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Imagine you want to bake a cake: There are multiple tasks you need to follow to end up with the final dish, from gathering and preparing ingredients over setting up the oven to finally baking it. Most, if not all, tasks depend on the completion of their predecessor.

To represent this in a computer science context, and go from a shuffled list of tasks to a sorted list of steps you need to take one after another to get to the result, you need a data structure that is made for this context. And as it so often is the case, we'll need a directed graph.

The problem of creating a valid execution sequence for steps with dependencies is widely used for actual dependency graphs, infrastructure-as-code runtimes, and other scheduling contexts.

In our task graph, which I'll refer to as dependency graph in the following, our nodes represent individual tasks or steps to be taken, and the directed edges connect steps in the order they must be processed. Since we cannot allow circular dependencies, that is, no earlier tasks may depend on later tasks, we will work with directed acyclic graphs.

I've prepared the basic Graph data structure as a class using TypeScript below.

```
/**
* A graph data structure
*/
export class Graph<T> {
/**
* Nodes in the graph
*/
nodes: T[] = [];
/**
* Edges between nodes
*/
edges: [T, T][] = [];
constructor(nodes: T[] = [], edges: [T, T][] = []) {
this.nodes = nodes;
this.edges = edges;
}
/**
* Add a node to the graph
* @param t
*/
addNode(t: T) {
this.nodes.push(t);
}
/**
* Add an edge between two nodes
* @param from
* @param to
*/
addEdge(from: T, to: T) {
this.edges.push([from, to]);
}
/**
* Remove an edge from the graph
* @param from
* @param to
*/
removeEdge(from: T, to: T) {
this.edges = this.edges.filter(([f, t]) => !(f === from && t === to));
}
}
```

As you can see, other than storing nodes and edges, we're not doing much here yet. Up next, let's prepare our example graph.

Keeping our cake example, we'll create a node for each step and connect steps with edges to create our order. For readability, we add nodes and edges in the right order, but try to shuffle it around to see that our ordering *really* works as intended and doesn't just return items in the order we added them.

```
const g = new Graph<string>();
g.addNode('Gather your ingredients');
g.addNode('Preheat the oven');
g.addEdge('Gather your ingredients', 'Preheat the oven');
g.addNode('Cream the butter and sugar');
g.addEdge('Preheat the oven', 'Cream the butter and sugar');
g.addNode('Add the eggs and vanilla');
g.addEdge('Cream the butter and sugar', 'Add the eggs and vanilla');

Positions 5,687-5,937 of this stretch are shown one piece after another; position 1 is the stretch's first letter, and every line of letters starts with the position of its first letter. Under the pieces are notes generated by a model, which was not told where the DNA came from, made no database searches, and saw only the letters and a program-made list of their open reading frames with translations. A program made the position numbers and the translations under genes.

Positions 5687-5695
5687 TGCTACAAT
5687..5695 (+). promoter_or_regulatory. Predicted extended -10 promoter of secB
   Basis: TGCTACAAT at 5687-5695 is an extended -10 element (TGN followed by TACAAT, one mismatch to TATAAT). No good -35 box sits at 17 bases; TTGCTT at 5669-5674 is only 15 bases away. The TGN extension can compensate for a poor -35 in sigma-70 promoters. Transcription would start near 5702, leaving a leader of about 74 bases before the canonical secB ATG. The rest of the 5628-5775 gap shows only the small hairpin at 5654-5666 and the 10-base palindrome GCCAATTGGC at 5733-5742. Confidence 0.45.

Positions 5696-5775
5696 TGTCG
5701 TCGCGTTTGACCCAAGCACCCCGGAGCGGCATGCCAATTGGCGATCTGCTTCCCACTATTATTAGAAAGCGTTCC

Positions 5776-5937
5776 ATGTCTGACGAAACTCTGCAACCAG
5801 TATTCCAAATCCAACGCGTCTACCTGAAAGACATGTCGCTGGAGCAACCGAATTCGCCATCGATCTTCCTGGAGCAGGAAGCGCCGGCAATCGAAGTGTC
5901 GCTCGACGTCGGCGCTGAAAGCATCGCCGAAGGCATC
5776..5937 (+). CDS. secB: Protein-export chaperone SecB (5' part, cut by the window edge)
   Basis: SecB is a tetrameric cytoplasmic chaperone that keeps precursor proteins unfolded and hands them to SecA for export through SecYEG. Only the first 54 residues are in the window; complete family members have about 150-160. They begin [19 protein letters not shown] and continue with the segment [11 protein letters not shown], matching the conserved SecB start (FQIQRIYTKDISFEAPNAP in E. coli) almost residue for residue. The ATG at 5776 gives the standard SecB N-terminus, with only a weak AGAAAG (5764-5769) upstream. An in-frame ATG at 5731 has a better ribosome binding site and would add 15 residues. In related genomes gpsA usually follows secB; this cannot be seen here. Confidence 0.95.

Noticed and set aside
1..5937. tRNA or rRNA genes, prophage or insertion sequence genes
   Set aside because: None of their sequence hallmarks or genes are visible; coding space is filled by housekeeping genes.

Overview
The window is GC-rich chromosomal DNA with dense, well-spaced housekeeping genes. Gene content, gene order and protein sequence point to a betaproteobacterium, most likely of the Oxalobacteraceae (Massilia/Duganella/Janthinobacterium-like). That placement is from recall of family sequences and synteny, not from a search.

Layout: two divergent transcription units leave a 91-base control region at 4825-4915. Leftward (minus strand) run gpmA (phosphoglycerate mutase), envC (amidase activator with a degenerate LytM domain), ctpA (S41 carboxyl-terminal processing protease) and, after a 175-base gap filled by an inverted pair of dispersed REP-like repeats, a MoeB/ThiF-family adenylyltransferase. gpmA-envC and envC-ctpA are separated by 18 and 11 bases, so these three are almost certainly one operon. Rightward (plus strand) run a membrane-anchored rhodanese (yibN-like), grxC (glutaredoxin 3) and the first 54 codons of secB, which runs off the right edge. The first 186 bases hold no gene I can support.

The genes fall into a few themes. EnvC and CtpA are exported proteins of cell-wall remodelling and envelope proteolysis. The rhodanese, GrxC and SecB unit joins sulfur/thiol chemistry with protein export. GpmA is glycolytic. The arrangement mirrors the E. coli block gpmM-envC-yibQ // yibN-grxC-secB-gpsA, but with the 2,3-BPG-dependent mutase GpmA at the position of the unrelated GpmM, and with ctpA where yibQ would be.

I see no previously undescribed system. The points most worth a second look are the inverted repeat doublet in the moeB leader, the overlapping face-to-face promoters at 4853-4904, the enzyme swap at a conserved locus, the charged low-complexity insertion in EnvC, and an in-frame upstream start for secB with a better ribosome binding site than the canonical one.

g.addNode('Stir in the cake flour');
g.addEdge('Add the eggs and vanilla', 'Stir in the cake flour');
g.addNode('Pour the batter into the pan');
g.addEdge('Stir in the cake flour', 'Pour the batter into the pan');
g.addNode('Bake the cake for 1 hour 15 minutes');
g.addEdge(
'Pour the batter into the pan',
'Bake the cake for 1 hour 15 minutes'
);
console.log(g.nodes);
console.log(g.edges);
```

As our edges represent scheduling constraints, making sure our task nodes are performed only when all their predecessors are completed, we can make use of topological sorting (or topological ordering) to obtain a valid sequence for our tasks that respects all dependencies.

While there are many possible ways to implement topological sorting, we'll use Kahn's algorithm which runs in linear time (number of nodes + number of edges). The result of running Kahn's algorithm is either a list of sorted nodes (in order of the valid sequence) or an error in case the graph contains a cycle and thus is not a directed acyclic graph.

In our implementation, we clone the graph since it is modified during the sorting operation.

```
/**
* Perform topological sort on the graph (Kahn's algorithm)
*
* Either returns the sorted list of nodes or throws an error if the graph is not acyclic
*/
export function kahns<T>(input: Graph<T>) {
const clonedGraph = new Graph<T>([...input.nodes], [...input.edges]);
const L: T[] = [];
const S: T[] = clonedGraph.nodes.filter(
n => clonedGraph.edges.filter(([_, to]) => to === n).length === 0
);
// while S is not empty
while (S.length > 0) {
// remove a node n from S
const n = S.shift();
if (!n) {
break;
}
// add n to L
L.push(n);
// for each node m with an edge e from n to m do
for (const m of clonedGraph.edges
.filter(([from, _]) => from === n)
.map(([_, to]) => to)) {
// remove edge e from the graph
clonedGraph.removeEdge(n, m);
// if m has no other incoming edges then
if (clonedGraph.edges.filter(([_, to]) => to === m).length === 0) {
// insert m into S
S.push(m);
}
}
}
// if graph has edges then
if (clonedGraph.edges.length > 0) {
// return error (graph has at least one cycle)
throw new Error('Graph has cycles');
}
return L;
}
```

Running the new function on our example graph now yields the sorted sequence of tasks to bake our cake. Shuffling the order of insertion of our nodes/edges will not modify the result. It's still important to acknowledge that the order of returned nodes depends on the order that nodes n are removed from the set S.

```
console.log(kahns(g));
```

```
[
"Gather your ingredients",
"Preheat the oven",
"Cream the butter and sugar",
"Add the eggs and vanilla",
"Stir in the cake flour",
"Pour the batter into the pan",
"Bake the cake for 1 hour 15 minutes"
]
```

This implementation is a very simple introduction to the topic of directed acyclic graphs and topological ordering, and there are many optimizations such as adding a tiebreaker to the sorting procedure to get a consistent result or using parallel sorting when dealing with much larger graphs.

**Thanks for reading this post 🙌** I'm building CodeTrail, which helps engineering teams document and share knowledge close to the codebase with no friction. If you're still using Notion, Confluence or Google Docs to document your engineering work, give it a try and let me know what you think!